Italy Romanesque and Gothic Arts Part 4

Italy Romanesque and Gothic Arts Part 4

Simple, without echoes, the side door, which repeats the contrast between the pediment of the median arch and the reduced proportions of the intercolumns, is drawn with rare nobility by the taut sparkling belts, where white ribbons and rings mark the mosaic work, with sovereign calm of rhythm.

Among the most beautiful creations of the Roman marble workers are the square bell towers of the churches, regular compositions of overlapping dice, adorned with modillions in white marble, saw bricks, sometimes with majolica, vivid and happy polychrome outline with geometric shapes. With these cheerful frames, like the white teeth of brick red, and with the repeated echo of the arches from nut to nut, the Cosmati took away from the bell towers of Rome, which most of the time survived the renovated churches, like antennas of vanished ships, the impression of an overwhelming and gloomy empire, not rare in Romanesque bell towers.

As always, the art of the Cosmati takes care of the links between the members by multiplying the vivid frames: beyond the simple framing of white modillions and minute brick saws, they can be seen in the bell towers of S. Francesca Romana and Ss. Giovanni e Paolo , marble columns with protruding capitals like a hanger, as in the cloister of S. Lorenzo outside the walls, and discs, and marble crosses, even majolica bowls, always arranged according to the methodical order proper to the art of the Cosmati, which draws the its strength not from the Lombard imagination, creator of complex movements of mass, light and shadow, not from the lavish lavishness of color of the Arab-Normans, but, like our Renaissance art, from the balance, from the regularity of the constructions .

From the Cosmati derive the Umbrian marble workers, who, lacking glass tiles and fine marbles, come to paint the stone fragments, to devise combinations of white and purple stones, as we see in the mother church of S. Francesco d’Assisi: poor monotonous, they create their masterpiece in the Palazzo dei rectors of Perugia, where they meet with Pietro Cavallini, Nicola d’Apulia and Giovanni Pisano.

As in Rome, so in southern Italy and Sicily, according to Itypeauto, the study of the ancient is the foundation for new forms: the art of Campania inspires the masters of Campania; the Apulian Italo-Greek vases are an example to the great Apulian masters, and Greek art to those of Sicily. An example of the peaks of the art of the Apulian masters is the clear architecture of Castel del Monte, a multifaceted mass with powerful towers at each corner, a door studied by the reduction of a triumphal arch, and, in the keys of the vaults, rose windows and masks worthy of the classical art, sculptures where you can see the origin of Nicola d’Apulia. Equally pure forms, but at times inclined, due to the archaic fixity of the features and the pomp of the precious garments, to the art of Byzantium, can be seen in the Campania region, in the admirable pulpit of San Pantaleone in Ravello, for example, where the bust reigns from Mater Ecclesia , idol covered with heavy stoles and diadems. Life is more lively in the other bust of  Mater Ecclesia coming from Scala to the Berlin Museum: the shoulders erupt from the gulf of the mantle; under the light diadem of leaves, their frizzy hair in the wind quiver, and their open eyes bloom turgid in the sun. The great archaism, the august impassivity of the Ravello bust yield to a passionate breath of life; the new art looks from the big bright eyes of the bust of Scala. In the dazzling mosaic decoration of the ambos of Ravello, of Sessa Aurunca and of Salerno, as in the intertwined cloisters of Amalfi, the art of Campania is fascinated by the pomp of Saracen art, which dominates, with the Byzantine, in Sicily, and forms an architecture shining with oriental lights and polychrome Arabian fabrics, enriched by a pomp of color, by the fretwork of the marble lace, by an inexhaustible variety of ornaments,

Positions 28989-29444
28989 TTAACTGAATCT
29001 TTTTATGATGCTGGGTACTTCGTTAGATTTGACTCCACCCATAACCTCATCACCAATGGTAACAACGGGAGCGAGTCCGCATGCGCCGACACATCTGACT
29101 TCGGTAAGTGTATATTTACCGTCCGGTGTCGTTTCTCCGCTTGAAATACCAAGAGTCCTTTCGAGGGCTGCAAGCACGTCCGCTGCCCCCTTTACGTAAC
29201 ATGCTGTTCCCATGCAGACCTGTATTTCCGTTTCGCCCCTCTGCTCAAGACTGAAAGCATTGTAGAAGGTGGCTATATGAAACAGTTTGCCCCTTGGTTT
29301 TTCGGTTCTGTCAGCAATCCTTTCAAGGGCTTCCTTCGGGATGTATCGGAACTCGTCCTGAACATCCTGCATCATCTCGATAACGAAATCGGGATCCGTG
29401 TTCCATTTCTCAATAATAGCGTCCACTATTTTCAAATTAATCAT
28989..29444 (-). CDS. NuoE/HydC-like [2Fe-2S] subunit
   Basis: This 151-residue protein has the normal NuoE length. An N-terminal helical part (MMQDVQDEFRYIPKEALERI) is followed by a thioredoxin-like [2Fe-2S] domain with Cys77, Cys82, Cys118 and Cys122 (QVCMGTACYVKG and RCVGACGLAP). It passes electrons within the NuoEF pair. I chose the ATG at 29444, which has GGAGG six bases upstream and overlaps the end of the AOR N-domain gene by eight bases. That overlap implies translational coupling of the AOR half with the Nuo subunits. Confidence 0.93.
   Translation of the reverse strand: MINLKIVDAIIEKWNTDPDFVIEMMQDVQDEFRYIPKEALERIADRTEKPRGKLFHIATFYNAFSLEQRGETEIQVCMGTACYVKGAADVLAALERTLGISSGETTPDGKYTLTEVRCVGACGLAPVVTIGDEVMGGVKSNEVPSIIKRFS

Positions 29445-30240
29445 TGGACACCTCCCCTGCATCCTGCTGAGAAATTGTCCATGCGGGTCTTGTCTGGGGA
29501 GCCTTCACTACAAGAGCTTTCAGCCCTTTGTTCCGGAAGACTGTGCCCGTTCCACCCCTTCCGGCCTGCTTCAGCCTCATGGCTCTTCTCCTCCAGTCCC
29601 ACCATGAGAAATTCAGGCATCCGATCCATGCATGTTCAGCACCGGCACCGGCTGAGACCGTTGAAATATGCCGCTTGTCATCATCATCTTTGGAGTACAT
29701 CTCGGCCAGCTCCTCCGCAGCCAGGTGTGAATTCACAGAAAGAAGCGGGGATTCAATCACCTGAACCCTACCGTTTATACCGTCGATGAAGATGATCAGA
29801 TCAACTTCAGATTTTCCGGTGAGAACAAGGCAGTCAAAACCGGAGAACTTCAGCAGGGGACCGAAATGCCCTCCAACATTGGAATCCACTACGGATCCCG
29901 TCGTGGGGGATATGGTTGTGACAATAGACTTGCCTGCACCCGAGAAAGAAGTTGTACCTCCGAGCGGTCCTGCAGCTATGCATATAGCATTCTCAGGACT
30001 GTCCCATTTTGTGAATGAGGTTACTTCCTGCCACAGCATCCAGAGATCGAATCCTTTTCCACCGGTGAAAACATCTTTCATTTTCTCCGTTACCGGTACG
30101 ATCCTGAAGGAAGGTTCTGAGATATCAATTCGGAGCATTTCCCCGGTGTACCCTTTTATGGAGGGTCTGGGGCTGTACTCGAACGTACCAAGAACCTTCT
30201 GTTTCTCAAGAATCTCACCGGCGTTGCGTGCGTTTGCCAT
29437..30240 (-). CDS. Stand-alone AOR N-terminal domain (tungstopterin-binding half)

Cosmatesque art, which has its full evolution in the thirteenth century, always shy from the Gothic, finally finds the dominator in Arnolfo di Cambio, in the Tuscan master who, while surrendering to the Gothic forms, brings indigenous voices into the choir, high-sounding. And it is then, when in the choir the voices of the Cosmati are added, Duce Arnolfo, to exalt the Italian traditions, that they find echoes in the art of Giotto and, for him, in all Italian painting.

Gothic architecture (v. Gothic, art), originated from three fundamental elements, from the ribs supporting the cross vaults, from the arched buttress, from the pointed arch, had the first of these elements in Lombard Romanesque architecture; on the contrary, the Lombards first understood how the way to lighten a cross vault, separating its weight and thrust, consisted in weighing each segment of vault on two crossed arches, resting on the bundled pillars, as shown in the construction of Sant’Ambrogio a Milan. But the Lombards did not draw all they could out of this ingenious discovery; they did not develop the sketched motif, so their work remained more developed than in Romanesque art in the rest of Europe, and less so than in Gothic art.

Italy Romanesque and Gothic Arts 5

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